For those who believe that more new houses means more prosperity, it wasn't a particularly good week.
The state sent back Bend's "urban growth boundary" plan (UGB) because the city can't demonstrate how it will accommodate all the new land in terms of infrastructure.
Just over half the city isn't connected to the sewer system and the road grid system is seriously flawed. The city has ideas on how to address those issues, but it has no realistic timeline or funding source to accomplish anything on infrastructure. The city doesn't apply for all the available federal grants that it can because it doesn't really care.
Also, last week the builders' union claimed that the local housing market was recovering. This week they're whining that proposed increases in building and planning fees are premature. The city will likely cave to this special interest group and when their aren't enough planners to okay their developments or inspectors to sign off on, say, plumbing, builders will whine that they're aren't enough people working at the city's planning department. Classic case of having and eating their cake. Can't have it both ways, boys.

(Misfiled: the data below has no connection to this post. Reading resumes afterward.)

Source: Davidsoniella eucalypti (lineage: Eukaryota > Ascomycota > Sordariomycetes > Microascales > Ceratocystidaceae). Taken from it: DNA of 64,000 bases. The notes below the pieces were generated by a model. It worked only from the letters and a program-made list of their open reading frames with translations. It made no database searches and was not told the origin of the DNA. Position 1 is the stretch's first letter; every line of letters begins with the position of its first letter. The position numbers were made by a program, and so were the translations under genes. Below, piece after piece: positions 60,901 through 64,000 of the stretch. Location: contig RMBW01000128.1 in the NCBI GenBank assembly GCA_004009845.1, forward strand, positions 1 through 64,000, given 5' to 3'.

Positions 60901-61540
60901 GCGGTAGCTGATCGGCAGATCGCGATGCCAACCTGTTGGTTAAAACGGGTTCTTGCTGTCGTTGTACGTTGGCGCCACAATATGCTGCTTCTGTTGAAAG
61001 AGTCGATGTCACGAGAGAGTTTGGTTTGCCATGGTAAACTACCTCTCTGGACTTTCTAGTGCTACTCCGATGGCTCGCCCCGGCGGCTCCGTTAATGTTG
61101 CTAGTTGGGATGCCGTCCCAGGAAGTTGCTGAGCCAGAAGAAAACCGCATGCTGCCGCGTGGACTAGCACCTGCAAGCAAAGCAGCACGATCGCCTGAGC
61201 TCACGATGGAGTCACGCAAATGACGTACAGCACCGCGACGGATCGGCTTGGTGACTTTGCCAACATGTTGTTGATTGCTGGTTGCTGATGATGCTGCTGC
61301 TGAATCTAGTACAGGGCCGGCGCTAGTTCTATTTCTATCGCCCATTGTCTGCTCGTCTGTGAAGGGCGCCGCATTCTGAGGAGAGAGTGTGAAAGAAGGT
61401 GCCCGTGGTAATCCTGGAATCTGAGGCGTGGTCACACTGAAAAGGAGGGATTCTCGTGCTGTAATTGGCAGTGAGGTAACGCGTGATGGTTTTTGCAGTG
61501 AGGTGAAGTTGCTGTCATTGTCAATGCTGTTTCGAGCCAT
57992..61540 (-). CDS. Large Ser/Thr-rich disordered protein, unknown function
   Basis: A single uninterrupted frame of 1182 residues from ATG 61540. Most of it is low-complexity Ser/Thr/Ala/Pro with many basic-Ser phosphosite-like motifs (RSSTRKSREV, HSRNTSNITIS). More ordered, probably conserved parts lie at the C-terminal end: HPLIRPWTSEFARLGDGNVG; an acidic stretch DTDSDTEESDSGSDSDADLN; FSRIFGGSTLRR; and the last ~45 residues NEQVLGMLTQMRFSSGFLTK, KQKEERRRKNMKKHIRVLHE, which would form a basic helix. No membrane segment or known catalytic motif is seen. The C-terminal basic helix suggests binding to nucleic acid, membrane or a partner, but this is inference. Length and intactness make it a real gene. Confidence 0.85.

The housing market likely won't rebound until next year, according to some bearish analysts. With that in mind, the empty subdivisions throughout Bend, not to mention the defaults all over town, means there isn't any need to expand the UGB for at least another five years.